Driving through the Canadian rural area, we landed at a farm selling ‘farm fresh’ eggs. They were also selling ‘Free Range‘ eggs, costing over double the price of normal eggs. These eggs they claimed were laid by hens raised free of cages and other types of confinement housing and provided with access to the outdoors, weather permitting.
The labels on egg cartons in Canada are confusing to any shopper and are misleading. Only a handful are certified by a third-party agency like ‘SPCA Certified,‘ meaning the product comes from a farm following prescribed standards of animal welfare, assessed annually by a trained inspector or ‘Certified Organic,‘ where in the birds are raised on organic feed without growth hormones or antibiotics. I am told that mature broiler chicken raised on growth hormones are in such terrible state of pain due to the inability of their legs to withstand the body weight, that we are actually doing them a favour when we slaughter them!
Now we get many uncertified, but somewhat accepted labels, more as a fashion statement. They cover Free Range and ‘Free-Run‘ denoting that hens could move around in open concept barns, but they do not necessarily have access to the great outdoors. The ‘Cage-Free‘ and ‘Pasture Raised‘ can also be found.
Labels such as ‘Animal Friendly‘, ‘Country Fresh‘, ‘Naturally Raised’, ‘Non-Medicated’, ‘Raised Without Antibiotics’, ‘Raised Without Hormones’ or ‘Vegetable-Fed’ or ‘Grain-Fed’ do not mean anything, misleading.
In case there are no labels, or the label states ‘Classic‘, ‘Conventional‘, ‘Regular‘, ‘Farm-Fresh‘ or ‘Natural‘, it means that the hens who laid these eggs were kept in cages for almost their entire lives. The cages are about the size of a file cabinet drawer and can hold up to seven hens. It is reported that an estimated 95% of eggs produced in Canada come from hens confined to cages where their movement is severely restricted and they are denied their most fundamental behavioural needs such as wing-flapping, foraging, perching and nesting.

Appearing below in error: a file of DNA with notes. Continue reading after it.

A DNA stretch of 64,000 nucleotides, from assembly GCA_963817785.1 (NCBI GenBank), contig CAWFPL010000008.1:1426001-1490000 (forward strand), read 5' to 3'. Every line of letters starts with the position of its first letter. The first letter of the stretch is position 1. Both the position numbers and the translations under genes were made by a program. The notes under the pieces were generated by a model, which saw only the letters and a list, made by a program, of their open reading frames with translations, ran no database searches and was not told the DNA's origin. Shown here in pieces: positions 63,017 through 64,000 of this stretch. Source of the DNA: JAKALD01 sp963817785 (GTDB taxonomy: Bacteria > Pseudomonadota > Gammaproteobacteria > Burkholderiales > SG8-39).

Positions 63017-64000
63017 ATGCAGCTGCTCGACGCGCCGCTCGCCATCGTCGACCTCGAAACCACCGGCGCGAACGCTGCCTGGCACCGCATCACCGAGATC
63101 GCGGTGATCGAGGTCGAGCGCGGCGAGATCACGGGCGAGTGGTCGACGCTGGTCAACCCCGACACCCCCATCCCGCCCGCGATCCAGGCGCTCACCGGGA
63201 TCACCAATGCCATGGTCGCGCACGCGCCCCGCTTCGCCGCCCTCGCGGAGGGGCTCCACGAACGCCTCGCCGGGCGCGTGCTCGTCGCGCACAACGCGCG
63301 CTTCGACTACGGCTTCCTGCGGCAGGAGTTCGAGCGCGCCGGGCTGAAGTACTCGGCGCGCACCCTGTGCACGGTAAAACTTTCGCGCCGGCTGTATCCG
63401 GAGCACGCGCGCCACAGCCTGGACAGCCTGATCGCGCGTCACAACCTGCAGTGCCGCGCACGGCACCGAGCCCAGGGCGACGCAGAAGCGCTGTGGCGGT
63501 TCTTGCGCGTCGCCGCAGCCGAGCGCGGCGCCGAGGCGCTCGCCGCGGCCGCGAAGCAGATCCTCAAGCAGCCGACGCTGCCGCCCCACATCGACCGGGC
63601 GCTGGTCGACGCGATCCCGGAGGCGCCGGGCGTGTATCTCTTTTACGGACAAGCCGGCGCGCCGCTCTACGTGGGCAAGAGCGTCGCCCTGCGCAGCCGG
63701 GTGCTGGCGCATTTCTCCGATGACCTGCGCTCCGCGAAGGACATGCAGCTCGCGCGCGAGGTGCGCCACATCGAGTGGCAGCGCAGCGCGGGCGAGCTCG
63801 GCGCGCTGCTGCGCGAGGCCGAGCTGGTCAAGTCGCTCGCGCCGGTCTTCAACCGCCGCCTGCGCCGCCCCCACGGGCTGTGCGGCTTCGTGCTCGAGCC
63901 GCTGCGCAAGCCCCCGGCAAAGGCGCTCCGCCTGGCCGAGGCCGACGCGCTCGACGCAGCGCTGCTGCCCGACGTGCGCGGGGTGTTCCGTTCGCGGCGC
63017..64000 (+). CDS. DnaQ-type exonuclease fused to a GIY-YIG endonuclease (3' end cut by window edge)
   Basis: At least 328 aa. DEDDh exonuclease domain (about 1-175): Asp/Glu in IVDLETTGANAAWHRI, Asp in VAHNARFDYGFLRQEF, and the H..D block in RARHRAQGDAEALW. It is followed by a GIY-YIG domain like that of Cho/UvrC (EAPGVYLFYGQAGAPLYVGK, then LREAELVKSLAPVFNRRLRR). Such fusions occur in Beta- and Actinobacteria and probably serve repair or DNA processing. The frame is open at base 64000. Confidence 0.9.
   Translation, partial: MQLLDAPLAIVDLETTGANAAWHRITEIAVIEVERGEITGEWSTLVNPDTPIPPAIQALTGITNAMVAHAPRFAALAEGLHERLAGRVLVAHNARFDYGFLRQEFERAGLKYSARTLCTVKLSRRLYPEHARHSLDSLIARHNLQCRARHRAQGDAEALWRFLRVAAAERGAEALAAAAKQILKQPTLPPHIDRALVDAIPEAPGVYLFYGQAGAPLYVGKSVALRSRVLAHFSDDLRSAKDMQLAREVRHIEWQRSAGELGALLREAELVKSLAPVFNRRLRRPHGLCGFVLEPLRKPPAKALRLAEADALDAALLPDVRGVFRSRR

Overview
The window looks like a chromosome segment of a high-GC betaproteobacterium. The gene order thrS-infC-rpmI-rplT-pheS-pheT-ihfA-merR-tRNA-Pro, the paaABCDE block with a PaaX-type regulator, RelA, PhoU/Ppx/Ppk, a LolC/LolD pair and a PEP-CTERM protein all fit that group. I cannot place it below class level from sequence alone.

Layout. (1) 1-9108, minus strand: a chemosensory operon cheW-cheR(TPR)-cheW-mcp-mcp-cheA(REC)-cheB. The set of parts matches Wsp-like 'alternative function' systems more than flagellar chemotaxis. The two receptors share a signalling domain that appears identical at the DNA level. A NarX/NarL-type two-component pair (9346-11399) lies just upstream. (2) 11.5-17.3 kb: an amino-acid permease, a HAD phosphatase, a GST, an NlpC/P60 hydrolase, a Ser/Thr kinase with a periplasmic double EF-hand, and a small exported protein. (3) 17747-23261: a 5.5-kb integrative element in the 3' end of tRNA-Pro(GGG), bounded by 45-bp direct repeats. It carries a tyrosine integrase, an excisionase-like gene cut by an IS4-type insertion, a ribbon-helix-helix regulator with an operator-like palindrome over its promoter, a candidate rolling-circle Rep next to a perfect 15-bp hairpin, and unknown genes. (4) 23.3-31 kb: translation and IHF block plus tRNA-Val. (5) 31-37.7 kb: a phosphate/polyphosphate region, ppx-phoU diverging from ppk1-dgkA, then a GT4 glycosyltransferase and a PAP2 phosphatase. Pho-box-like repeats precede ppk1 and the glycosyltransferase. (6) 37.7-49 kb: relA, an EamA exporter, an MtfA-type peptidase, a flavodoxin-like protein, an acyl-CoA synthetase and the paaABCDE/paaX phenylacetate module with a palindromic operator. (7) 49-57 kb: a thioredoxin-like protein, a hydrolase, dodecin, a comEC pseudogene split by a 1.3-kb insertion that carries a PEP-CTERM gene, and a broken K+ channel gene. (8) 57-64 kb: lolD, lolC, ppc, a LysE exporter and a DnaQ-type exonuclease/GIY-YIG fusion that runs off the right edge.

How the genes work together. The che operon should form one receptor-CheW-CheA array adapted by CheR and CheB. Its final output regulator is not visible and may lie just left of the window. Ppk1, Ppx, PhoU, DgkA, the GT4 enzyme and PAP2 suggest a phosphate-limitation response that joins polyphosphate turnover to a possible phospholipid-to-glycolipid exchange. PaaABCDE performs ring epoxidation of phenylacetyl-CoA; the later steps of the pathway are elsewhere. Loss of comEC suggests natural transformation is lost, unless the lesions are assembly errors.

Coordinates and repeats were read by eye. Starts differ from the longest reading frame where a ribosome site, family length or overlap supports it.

The space provided for each hen varies across farms but may be as little as 432 sq cm (67square inches) per bird, which is less than a standard-sized piece of notebook paper. Generally, 4-6 birds are housed in each cage and cages are stacked vertically (hence the term ‘battery’”) to allow thousands of hens to be housed in one barn.
In Canada the law specifies that: –
- Birds must be able to stand fully in an upright position within the enclosure.
- Flooring must be designed, constructed, and maintained in a manner that supports the birds’ feet and does not contribute to trapping, injuries, or deformities to the birds’ legs, feet, and/or toes.
- All birds must have access to at least 2 waterers in case one breaks down.
- Automated feeding systems must be designed to minimise the likelihood of chicks getting caught in them.
- Tiers must be arranged to prevent droppings from falling directly on tiers below, excluding perches, terraces and ramps/ladders.
- The number of tiers must not exceed four where the ground level is considered to be one tier.
In my childhood, I was always fascinated by the brood my mother reared. The most dominant cock assumed the position of a rooster, leading the brood. There were many duels to establish supremacy and the defeated cocks submitted to the rooster. The rooster always pushed ahead of the females to have first pickings of the food while the hens stood back.
In the evenings the brood returned and never entered the coop but perched on the tamarind tree behind it. The rooster perched on the top with the hens and other cocks below him; hence the idiom ‘ruling the roost‘. The rooster was always on the lookout for intruders and predators and warned the brood about them. He also attacked and threw away the intruders. The rooster crowed at the break of dawn, announcing to the world his presence and dominance in the brood. It also served as an alarm for our father. He woke us all up and commenced with the morning prayers.
The rooster also crowed in response to a potential rival. When being fed in the morning, the crowing acted as a way to assert that it is his food. It also served as a warning to other roosters in the neighbourhood, not to trespass his territory.
Our neighbour’s rooster was bigger and always ‘bullied‘ our rooster. In one such fight, I, then aged about four, barged between the two roosters in an attempt to protect ours. The neighbour’s rooster literally flew into a rage and pecked on my forehead and left me bleeding and presented me with a scar which became my identification mark. A mark of recognition! How would I be identified without the help of the neighbour’s rooster? A philosophical poser.